But after you see a glimpse of that divine [green], you wash up on the shores of an expansive wilderness. A place of beauty and light and wonder and secrets that all point back to the green you saw once. But it is challenging here in the wilderness. You have so many places to go, so many mysteries to follow, so many hidden treasures to find. And here, you feel you could spend the rest of your life, for here is where the complexities of color are discovered. Here, you see it is a deeper [green] containing more tones than you imagined, and you are full, satisfied, satieted.
Until you see the mountains on the horizon, and realize that there is a glorious, infinite climb awaiting you, and a cold to take your breath away, and a vista that, compared to the marvels you've seen already, will cause a burning, stinging desire in your heart for your true home.
But as you make your way to the foothills, you realize that you are tired - exhausted - from your journey. And while your soul and spirit long for the never-ending climb, your body will give out soon. It will go all the sooner if you stop now, so you simply continue climbing up to your true home - the cold awaits, calling you on and on, bringing refreshment and energy.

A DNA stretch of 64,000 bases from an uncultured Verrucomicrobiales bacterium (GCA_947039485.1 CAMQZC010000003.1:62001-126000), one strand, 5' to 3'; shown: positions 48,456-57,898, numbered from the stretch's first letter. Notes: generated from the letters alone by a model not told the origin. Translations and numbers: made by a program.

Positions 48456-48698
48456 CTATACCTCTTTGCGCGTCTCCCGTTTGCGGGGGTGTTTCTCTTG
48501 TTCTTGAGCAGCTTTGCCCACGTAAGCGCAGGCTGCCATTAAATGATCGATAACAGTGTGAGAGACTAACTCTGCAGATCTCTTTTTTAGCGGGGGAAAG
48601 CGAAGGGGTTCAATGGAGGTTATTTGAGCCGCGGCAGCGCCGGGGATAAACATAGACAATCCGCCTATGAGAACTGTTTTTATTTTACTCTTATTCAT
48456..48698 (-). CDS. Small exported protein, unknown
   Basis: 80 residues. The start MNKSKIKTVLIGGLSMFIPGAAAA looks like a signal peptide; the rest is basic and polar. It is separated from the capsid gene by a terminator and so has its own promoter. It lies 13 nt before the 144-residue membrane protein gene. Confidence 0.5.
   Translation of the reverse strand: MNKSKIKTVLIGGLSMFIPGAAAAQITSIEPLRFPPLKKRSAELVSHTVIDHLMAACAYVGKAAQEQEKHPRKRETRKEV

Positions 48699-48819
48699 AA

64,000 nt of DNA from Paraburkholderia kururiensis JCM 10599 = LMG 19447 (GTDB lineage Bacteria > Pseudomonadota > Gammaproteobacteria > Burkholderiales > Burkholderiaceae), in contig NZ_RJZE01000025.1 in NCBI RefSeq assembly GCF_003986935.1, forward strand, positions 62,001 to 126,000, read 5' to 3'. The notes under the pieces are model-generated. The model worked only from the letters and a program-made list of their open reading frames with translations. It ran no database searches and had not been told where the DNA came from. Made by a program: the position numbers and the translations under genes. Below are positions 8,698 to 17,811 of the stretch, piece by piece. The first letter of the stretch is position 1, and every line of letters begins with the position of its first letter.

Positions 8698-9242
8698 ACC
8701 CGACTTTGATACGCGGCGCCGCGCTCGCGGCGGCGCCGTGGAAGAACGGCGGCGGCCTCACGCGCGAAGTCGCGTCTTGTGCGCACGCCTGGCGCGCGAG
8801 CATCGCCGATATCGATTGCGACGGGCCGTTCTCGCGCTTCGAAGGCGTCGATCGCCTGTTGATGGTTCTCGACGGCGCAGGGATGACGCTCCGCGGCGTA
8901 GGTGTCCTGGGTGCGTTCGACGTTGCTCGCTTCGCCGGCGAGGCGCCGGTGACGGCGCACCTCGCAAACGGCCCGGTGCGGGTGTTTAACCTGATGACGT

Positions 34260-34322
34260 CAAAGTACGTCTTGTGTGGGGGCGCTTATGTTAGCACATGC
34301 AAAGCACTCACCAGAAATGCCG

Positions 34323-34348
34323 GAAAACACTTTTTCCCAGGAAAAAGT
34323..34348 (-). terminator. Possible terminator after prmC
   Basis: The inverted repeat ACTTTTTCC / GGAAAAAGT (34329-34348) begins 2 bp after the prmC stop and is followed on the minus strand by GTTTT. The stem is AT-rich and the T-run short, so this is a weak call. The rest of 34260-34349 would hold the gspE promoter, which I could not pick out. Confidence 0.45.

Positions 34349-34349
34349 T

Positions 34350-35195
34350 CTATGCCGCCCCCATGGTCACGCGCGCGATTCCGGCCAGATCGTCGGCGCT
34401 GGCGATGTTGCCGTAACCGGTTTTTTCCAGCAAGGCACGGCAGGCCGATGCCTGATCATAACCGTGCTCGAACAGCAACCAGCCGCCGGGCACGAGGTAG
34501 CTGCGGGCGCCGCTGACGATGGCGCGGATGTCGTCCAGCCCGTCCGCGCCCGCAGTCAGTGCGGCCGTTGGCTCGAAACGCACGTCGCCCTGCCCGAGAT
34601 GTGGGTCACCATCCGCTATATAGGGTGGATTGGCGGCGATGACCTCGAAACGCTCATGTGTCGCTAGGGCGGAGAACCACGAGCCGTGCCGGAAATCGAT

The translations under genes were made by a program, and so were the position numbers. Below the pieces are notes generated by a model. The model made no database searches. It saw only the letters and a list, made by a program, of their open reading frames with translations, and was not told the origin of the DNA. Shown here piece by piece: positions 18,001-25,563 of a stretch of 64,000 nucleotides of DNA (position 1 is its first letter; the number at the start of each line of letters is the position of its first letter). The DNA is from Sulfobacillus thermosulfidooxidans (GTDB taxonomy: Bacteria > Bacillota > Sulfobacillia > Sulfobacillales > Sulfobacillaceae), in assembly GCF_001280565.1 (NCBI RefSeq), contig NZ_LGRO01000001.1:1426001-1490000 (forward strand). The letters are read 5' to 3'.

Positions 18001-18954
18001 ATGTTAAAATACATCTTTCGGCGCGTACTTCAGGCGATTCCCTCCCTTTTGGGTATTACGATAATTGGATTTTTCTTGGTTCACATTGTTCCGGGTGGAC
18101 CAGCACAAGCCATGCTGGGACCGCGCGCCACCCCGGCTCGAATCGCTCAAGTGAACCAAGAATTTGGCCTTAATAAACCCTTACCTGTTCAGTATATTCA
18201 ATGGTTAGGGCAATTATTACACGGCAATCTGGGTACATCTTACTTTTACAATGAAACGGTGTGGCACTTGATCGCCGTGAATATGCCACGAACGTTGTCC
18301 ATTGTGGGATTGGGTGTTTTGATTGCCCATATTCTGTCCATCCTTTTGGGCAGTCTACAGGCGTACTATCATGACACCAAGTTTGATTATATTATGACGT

That's how I feel right now. It's a place combining all my hopes, dreams, fears, and expectations in a potent, heady mixture that I am incapable of describing. And through it all, exhaustion.
This week has been tough, friends. A series of revelations combined with a couple of major upsets have left me with one of those stitches in the side which makes motion acutely painful.
Spiritually, it's similar to when I had my wisdom teeth removed last summer. I am present in every moment, yet so distant I may as well be miles away. I am constantly awake to experience the wonders of the foothills, but constantly craving sleep and escape from awareness. I am tired, worn out, in pain, but so high that it doesn't matter. It's a giddy mixture of physical and spiritual exhaustion covered in a sense of overwhelming peace. And I know that when the happy pills run out, I'm done for.
Here's another metaphor for you. I've got so many I could be a dealer.